Wayzata City Council Meeting Recap- 9/16/2008


Dick Osgood, Executive Director of the Lake Minnetonka Association made a presentation to the Wayzata City Council about the Mil foil-Free program that was implemented this year, a joint program between the LMA and Lake Minnetonka Conservation District. The plan, which included herbicide treatments of Grey’s Bay, Carmen’s Bay and Phelps Bay. According to Osgood, this was the 1st year of a 5 year plan to stop mil foil and preserve native plants.

Osgood indicated that there were enough results in for him to be disappointed with the results but encouraged. Gray’s Bay was the most effected and that the mil foil was controlled for the vast majority of the summer. That being said what happened this year needs to be tweaked to be more effective for next year. A substantial portion of the mil foil has grown back towards the end of the season. In communication and consultation with the manufacturer of the mil foil herbicide, they have promised it will work better in 2009 and further years.

Mr. Osgood also detailed the concerns about zebra mussels, spiny water fleas, hydrilla, Brazilian elodea, rusty crayfish, and viral hemorrhagic septicemia. Mr Osgood came before the Wayzata City Council to lay the groundwork for asking for funding from the City of Wayzata to invest municipal funds in prevention, education, and coping with aquatic invasive species. One of his proposals which is bound to be controversial is the suggestion of user fees to access Lake Minnetonka, as Minnesota has a long standing tradition of not inspecting or charging to get on the water.


Jeanie Vanda presented information on amending Tax Increment Financing District #2 Central Redevelopment Authority, 1403 & 1404, District #3 Widsten, 1406, District #4 West Lake, 1405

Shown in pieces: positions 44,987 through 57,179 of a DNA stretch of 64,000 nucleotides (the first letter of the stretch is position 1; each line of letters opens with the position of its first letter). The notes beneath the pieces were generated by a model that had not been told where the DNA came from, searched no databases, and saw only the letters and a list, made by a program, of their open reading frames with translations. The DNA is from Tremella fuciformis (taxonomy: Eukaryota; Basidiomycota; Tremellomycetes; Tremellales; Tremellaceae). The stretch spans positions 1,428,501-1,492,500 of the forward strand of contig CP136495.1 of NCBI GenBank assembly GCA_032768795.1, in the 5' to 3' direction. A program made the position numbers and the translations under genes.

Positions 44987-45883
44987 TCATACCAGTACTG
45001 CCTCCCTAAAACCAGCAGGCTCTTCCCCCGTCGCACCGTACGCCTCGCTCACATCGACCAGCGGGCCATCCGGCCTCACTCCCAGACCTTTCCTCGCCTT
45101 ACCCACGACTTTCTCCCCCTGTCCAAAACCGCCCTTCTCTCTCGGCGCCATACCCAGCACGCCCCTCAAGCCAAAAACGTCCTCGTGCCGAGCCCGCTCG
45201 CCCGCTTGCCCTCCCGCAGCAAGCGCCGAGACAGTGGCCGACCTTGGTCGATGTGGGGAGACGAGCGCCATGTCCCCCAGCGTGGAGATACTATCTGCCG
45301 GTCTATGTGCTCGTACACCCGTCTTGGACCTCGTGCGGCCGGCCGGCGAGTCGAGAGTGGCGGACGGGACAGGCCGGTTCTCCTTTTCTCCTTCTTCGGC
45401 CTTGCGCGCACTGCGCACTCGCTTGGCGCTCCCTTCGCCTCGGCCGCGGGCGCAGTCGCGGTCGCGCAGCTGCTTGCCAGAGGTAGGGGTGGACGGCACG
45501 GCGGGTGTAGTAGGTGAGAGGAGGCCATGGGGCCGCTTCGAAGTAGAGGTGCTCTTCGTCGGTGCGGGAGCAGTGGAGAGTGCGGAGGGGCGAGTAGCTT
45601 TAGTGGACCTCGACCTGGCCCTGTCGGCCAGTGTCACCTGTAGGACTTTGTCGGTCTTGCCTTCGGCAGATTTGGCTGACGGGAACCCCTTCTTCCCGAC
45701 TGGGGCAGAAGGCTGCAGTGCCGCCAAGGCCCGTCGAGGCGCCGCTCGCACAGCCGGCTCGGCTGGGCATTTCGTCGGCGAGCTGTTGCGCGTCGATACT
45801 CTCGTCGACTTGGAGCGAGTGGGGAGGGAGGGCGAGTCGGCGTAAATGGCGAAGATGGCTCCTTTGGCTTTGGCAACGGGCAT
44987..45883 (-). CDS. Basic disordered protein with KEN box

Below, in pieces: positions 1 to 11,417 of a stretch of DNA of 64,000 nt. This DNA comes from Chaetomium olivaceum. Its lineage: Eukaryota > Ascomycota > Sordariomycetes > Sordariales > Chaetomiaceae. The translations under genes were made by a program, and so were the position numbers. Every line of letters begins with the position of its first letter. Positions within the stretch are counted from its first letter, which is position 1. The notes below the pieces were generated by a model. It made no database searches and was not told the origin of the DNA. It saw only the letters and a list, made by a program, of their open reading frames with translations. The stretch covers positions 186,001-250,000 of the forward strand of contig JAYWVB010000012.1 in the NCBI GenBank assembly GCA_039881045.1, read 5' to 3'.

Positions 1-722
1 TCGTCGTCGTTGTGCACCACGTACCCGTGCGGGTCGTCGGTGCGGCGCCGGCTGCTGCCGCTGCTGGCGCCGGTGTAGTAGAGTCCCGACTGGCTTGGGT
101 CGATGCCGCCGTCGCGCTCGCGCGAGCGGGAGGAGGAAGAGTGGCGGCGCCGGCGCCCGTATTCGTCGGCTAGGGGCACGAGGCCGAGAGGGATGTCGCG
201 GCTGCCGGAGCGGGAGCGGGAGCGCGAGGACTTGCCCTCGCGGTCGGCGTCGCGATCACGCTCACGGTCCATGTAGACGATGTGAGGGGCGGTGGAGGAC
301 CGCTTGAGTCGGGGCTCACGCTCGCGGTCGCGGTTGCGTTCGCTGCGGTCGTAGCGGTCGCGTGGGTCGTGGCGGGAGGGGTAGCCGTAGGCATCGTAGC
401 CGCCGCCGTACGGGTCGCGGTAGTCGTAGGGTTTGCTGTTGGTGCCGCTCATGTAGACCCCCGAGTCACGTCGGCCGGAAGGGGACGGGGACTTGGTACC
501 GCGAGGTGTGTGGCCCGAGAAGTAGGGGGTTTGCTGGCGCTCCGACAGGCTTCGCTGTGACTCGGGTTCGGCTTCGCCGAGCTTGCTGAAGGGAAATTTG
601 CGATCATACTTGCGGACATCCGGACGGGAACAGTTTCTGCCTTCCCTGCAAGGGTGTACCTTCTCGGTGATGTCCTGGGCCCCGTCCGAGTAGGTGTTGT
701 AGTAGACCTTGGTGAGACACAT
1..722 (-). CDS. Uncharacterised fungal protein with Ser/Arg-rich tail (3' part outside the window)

District #2 will have by 2013 5.5 million dollars and has flexibility in use of funds to apply to qualified expenses in the TIF plan.

Authorize TIF district pooling of 25% of funds. The process started in June with HRA and set a public hearing that was continued. Termination of TIF district #4 with an escrow of $235,000.

You know what, all this TIF district talk makes my head spin. No one made a public comment, and the amendments were made without comment from the council. My guess is that the council and city staff are just as bewildered as I am.


The owners of 195 Lakeview Lane applied for a variance because the council could not find a hardship on behalf of the property owner, but did seem to want to allow a half circle driveway. Narrow streets and saftey did not trump the lack of hardship. Beyond that, Ken Wilcox was concerned about the precedent that an approval of a variance without proving a hardship would set for the city. Council recommended that applicants amend the variance to a conditional use permit.

Skate Park

City engineer Mike Kelly made a presentation on the Skate Park located at Wayzata West. The council declined to approve any of the 3 options presented at this time. Kelly indicated there was $150,000 budgeted for the skate park, but the plans the Wayzata School Board had indicated they would support would cost about $180,000 to complete the 2nd option for development of the skate plaza which would include a lazy river option. Option #1 is a smaller skate plaza, 3 is a larger layout that encompass the majority of the site. Some of the proposed obstacles for the skate park are Lake Barry Plaza, Funeral Home Stairs, Boatworks Wall, Library Stairs.

The Council decided to table the issue to make further determinations as to priority versus the Capital Improvement budget as the option that was most desirable was option #2 that would take the project over budget. Kelly indicated other projects in the city that may be a higher priority: Klapprich park upgrades, re-grading, new hockey boards, storm sewer replacement. The council decided to revisit the Skate Park discussion during capital improvement budget time to better determines the City’s priorities.


The City Council approved Phase I of the Wayfindings Signs – a number of blade signs with black backgrounds and white lettering that identify the important cultural and civic areas in town people should be visiting. Examples include the beach, the Depot, City Hall, the Library, Police and Fire, etc. The first phase will cost about $57,000 and will contain a large number of blade signs to be hung up on existing light poles. The council approved Contract Documentation of New Signs.

On Oct 14th there will be an open house for public conversation on how to connect the Dakota Rail Trail and the Luce Line trail on Ferndale. There are some topographic challenges such as retaining walls etc. Once the decision has been made, wayfinding signs will likely mark the path that connects the two trails.


The City Council unanimously approved all the municipal licenses before it.

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